Woe betide any establishment that fails to meet the public's expectations with 60 per cent of respondents likely to bring up concerns with staff directly. A further quarter (24 per cent) would make their disappointment clear via social media.
Howard Sedgwick, MD of Cannon Hygiene, said: “Many of us are conscious of the upkeep of restrooms in public places, particularly those where food is being prepared as it suggests a lot about the hygiene elsewhere in the building.
“Britons are clearly sticklers for good hygiene and the data suggests that a huge majority of us aren’t willing to put up with poor standards with many going above and beyond to warn friends, family and followers on social media when they’ve had a bad experience.
“It’s a warning to restaurants, bars, hotels and others in the retail and leisure sector that their repeat business can goes out of the window very quickly if customers are forced to use facilities that aren’t up to scratch.”
(Credit - Cleaning-matters January 2018)
New proof that flushing wipes is a major cause of sewer blockages 28/12/17
The biggest ever in-depth investigation of sewer blockages in the UK has revealed that wipes being flushed down toilets are causing serious problems in the sewerage system.
The information is detailed in a new report by Water UK, the trade body representing all of the main water and sewerage companies in the United Kingdom. It showed that wipes made up around 93% of the material causing the sewer blockages which the study investigated. These wipes – which included a high proportion of baby wipes - are not designed to be flushed.
Less than 1% of the domestic waste in the blockages was identified as made up of products which are designed to be flushed, such as toilet paper.
There are approximately 300,000 sewer blockages every year, costing the country £100 million – money which could be taken off bills or spent on improving services. Thousands of properties suffer sewer flooding caused by these blockages every year in the UK, creating misery for homeowners and businesses and leading to high clean-up bills and increased insurance costs. Sewer flooding also has a major impact on the environment. The new research shows that most of these type of incidents could be avoided by the wipes being disposed of properly rather than being flushed down toilets.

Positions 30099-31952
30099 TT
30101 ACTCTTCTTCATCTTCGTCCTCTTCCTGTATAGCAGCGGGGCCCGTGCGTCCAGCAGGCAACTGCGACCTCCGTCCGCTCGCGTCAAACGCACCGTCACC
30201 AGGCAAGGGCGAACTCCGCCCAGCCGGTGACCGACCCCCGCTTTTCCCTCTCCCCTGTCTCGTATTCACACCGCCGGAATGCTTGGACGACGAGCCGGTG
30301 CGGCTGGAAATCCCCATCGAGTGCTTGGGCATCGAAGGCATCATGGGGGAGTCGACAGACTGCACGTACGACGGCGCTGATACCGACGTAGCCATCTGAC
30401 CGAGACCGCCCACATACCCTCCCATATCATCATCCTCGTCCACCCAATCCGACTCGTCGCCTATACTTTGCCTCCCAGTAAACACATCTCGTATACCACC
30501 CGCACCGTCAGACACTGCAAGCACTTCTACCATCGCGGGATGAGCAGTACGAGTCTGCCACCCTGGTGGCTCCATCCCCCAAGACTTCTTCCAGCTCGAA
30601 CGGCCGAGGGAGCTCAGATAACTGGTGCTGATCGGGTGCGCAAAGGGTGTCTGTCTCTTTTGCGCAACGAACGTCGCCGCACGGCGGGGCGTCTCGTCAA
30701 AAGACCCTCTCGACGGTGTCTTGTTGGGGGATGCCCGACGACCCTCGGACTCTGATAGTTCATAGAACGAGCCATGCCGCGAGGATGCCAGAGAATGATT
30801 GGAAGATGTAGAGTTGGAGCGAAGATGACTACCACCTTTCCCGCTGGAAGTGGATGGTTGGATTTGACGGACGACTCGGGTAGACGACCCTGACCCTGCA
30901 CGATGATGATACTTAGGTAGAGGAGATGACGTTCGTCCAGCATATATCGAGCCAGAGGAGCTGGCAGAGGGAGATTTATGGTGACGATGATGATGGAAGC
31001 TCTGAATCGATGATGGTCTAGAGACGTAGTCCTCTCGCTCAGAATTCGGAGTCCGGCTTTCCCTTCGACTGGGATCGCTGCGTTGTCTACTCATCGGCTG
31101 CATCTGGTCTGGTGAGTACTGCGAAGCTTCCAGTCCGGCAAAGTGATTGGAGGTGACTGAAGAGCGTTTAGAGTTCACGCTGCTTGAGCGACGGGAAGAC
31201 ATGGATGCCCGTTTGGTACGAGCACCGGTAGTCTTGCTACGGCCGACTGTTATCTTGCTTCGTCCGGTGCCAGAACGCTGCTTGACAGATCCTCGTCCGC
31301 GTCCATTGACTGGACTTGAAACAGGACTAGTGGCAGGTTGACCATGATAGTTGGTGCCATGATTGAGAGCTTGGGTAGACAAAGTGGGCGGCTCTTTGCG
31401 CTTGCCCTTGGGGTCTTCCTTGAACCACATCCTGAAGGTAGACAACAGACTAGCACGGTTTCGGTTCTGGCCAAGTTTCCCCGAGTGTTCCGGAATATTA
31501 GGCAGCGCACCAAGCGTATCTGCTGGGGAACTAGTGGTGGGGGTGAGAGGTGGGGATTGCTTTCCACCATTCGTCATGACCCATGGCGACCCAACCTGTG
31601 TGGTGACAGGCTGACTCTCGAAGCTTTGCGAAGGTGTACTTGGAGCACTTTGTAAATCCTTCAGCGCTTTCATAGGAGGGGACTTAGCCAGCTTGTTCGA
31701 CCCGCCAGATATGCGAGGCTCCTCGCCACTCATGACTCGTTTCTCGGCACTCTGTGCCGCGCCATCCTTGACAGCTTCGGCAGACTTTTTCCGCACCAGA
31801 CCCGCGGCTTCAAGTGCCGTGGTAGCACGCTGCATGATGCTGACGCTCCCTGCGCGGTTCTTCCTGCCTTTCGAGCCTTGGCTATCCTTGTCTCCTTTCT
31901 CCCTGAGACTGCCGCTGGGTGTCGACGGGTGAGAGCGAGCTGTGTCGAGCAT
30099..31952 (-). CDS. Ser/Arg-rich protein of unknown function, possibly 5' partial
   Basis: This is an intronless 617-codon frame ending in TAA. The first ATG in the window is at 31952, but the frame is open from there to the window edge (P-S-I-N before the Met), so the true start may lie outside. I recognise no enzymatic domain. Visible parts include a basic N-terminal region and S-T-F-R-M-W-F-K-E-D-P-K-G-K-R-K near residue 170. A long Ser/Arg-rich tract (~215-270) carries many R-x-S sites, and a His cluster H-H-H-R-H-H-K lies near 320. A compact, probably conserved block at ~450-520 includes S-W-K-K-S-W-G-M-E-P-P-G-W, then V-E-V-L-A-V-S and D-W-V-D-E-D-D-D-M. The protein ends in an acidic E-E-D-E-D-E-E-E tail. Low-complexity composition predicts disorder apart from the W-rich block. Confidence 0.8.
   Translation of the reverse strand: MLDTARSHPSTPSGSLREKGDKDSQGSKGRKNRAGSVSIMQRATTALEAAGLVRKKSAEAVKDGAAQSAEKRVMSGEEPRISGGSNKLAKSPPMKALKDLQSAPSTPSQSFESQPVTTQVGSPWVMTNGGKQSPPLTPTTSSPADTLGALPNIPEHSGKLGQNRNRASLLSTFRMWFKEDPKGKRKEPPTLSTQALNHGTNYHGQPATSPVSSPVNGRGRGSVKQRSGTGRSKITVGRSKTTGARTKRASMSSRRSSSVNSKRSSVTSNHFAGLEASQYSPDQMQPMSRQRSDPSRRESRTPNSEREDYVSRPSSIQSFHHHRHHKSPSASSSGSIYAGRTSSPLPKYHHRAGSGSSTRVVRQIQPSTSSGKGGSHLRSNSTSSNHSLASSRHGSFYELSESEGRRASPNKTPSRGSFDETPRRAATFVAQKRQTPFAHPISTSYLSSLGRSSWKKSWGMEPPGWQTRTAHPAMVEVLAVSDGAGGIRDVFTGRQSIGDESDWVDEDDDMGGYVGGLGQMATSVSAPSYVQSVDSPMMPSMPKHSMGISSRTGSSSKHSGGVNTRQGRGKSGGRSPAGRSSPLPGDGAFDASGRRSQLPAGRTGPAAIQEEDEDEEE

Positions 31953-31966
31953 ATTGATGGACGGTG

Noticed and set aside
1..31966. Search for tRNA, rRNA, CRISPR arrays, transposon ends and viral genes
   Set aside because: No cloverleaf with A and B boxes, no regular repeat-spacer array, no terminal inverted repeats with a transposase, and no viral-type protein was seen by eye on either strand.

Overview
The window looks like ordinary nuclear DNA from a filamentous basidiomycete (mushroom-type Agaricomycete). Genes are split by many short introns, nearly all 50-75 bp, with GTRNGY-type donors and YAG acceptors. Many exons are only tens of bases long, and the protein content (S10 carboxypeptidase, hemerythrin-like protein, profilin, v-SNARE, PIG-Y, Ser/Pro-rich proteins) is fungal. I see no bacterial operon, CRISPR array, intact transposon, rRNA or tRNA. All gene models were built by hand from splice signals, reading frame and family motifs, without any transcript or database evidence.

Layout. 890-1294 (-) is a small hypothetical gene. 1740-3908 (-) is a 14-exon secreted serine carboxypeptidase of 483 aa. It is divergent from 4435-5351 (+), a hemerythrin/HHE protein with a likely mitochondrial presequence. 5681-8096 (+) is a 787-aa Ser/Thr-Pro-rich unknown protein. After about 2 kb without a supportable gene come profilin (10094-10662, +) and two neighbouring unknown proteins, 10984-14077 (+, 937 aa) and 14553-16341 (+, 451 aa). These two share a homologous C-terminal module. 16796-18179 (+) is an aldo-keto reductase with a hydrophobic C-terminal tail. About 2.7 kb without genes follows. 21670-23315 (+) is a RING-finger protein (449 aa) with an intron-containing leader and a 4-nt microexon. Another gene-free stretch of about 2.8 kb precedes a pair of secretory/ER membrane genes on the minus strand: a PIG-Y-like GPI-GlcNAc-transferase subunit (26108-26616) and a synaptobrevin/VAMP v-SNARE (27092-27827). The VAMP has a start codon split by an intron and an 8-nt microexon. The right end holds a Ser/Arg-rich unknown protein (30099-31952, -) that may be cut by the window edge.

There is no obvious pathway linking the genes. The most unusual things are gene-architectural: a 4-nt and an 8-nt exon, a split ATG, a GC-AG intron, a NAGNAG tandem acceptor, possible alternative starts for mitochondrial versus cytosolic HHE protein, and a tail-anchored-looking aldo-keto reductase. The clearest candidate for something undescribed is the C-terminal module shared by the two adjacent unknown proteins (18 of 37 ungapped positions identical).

Retailers in the UK who have taken the lead with more visible Do Not Flush labelling are being praised for their efforts, but more needs to be done to help encourage individuals to stop using the toilet as a bin.
Water UK’s director of corporate affairs, Rae Stewart, said: “This study proves that flushing wipes down the toilet is a major cause of sewer blockages, and that means it’s a problem we can all do something about. Water companies spend billions of pounds every year making our water and sewerage services world class, but our sewerage system is just not designed to handle things like baby wipes which don’t break down in water. The good news is that by taking action we can stop the horror people face when their homes are flooded with raw sewage.
“There are things that water companies can do, such as improve education about what should and shouldn’t be flushed. There are things manufacturers can do, such as make labelling clearer on non-flushable products. And, of course, there are things individuals can do – which is bin the wipes rather than flush them.”
The investigation of 54 sewer blockages across the UK forms the main part of the report, titled the Wipes in Sewer Blockage Study. It was jointly funded and supported by Water UK, The Department for Environment, Food and Rural Affairs, and EDANA. EDANA is the trade association for the nonwovens industry, which includes the wipes sector.
The report concluded that a renewed united and concerted approach is required to raise awareness among consumers of what can and cannot be flushed.
Since January 2017, EDANA has been promoting the use of a ‘Do Not Flush’ symbol on the front of packaging to help stop non-flushable baby wipes, cosmetic wipes and household wipes being flushed down Britain’s toilets. EDANA members and retailers are being encouraged to adopt the front-of-pack ‘Do Not Flush’ logo on non-flushable wipes by October 2018.
(Credit – Cleaning-matters December 2017)
Office tea mugs less hygienic than average toilet seat, study finds 12/12/18
A new study released by Initial Washroom Hygiene has revealed that office workers could be exposing themselves to more harmful germs than they think during their daily tea run.
A swabbing study conducted in several office locations across Britain, found particularly high levels of microbial activity on the tins or boxes where tea bags are kept – recording an average reading 17 times higher than that of an average toilet seat. Other culprits of significant microbiological activity were fridge door handles, the kettle and the sugar pot.
Whilst regular cleaning of shared kitchen facilities in office environments will go a long way to help with bacterial and viral contamination, employee behaviour can also play a part. A survey of 1,000 office workers conducted by Initial Washroom Hygiene found that only a third of people wash a mug before making a cup of tea for a colleague, and 80% of those surveyed admitted that they do not wash their hands before making someone else’s tea. Being aware of a mug’s owner is also important – more than one in 10 have accidently mixed up mugs on a tea run, with 5% admitting to deliberately mixing them up. With the average microbial ATP reading of a used mug coming in at 1,746 (more than three times what is considered to be within a ‘normal’ range), using someone else’s mug could significantly increase the chances of cross contamination and the spread of colds and other viruses in the workplace.
These microbiological readings are typical indicators of poor hygiene, which can increase the risk of cross contamination and the spread of colds and viruses, such as Norovirus, levels of which tend to increase when winter sets in as we spend more time indoors. They were taken using an ATP bioluminescence reader to measure the microbiological concentration on the various surfaces that were swabbed during the study.